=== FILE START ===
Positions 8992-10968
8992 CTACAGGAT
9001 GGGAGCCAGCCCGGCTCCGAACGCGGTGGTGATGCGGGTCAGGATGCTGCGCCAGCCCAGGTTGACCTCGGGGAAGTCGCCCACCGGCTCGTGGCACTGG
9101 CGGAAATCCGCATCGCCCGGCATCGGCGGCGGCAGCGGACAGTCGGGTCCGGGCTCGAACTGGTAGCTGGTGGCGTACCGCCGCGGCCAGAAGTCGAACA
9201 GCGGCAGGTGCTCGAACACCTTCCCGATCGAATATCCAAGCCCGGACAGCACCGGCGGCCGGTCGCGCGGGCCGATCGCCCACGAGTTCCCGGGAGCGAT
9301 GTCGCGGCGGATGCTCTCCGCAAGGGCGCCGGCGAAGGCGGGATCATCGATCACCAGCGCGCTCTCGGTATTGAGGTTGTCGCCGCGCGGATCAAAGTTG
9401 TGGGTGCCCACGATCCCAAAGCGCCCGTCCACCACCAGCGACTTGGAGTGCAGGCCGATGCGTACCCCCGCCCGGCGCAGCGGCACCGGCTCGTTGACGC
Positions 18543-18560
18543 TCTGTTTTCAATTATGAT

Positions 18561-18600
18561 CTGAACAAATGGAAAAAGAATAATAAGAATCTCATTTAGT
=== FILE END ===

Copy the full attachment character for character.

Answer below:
Positions 8992-10968
8992 CTACAGGAT
9001 GGGAGCCAGCCCGGCTCCGAACGCGGTGGTGATGCGGGTCAGGATGCTGCGCCAGCCCAGGTTGACCTCGGGGAAGTCGCCCACCGGCTCGTGGCACTGG
9101 CGGAAATCCGCATCGCCCGGCATCGGCGGCGGCAGCGGACAGTCGGGTCCGGGCTCGAACTGGTAGCTGGTGGCGTACCGCCGCGGCCAGAAGTCGAACA
9201 GCGGCAGGTGCTCGAACACCTTCCCGATCGAATATCCAAGCCCGGACAGCACCGGCGGCCGGTCGCGCGGGCCGATCGCCCACGAGTTCCCGGGAGCGAT
9301 GTCGCGGCGGATGCTCTCCGCAAGGGCGCCGGCGAAGGCGGGATCATCGATCACCAGCGCGCTCTCGGTATTGAGGTTGTCGCCGCGCGGATCAAAGTTG
9401 TGGGTGCCCACGATCCCAAAGCGCCCGTCCACCACCAGCGACTTGGAGTGCAGGCCGATGCGTACCCCCGCCCGGCGCAGCGGCACCGGCTCGTTGACGC
Positions 18543-18560
18543 TCTGTTTTCAATTATGAT

Positions 18561-18600
18561 CTGAACAAATGGAAAAAGAATAATAAGAATCTCATTTAGT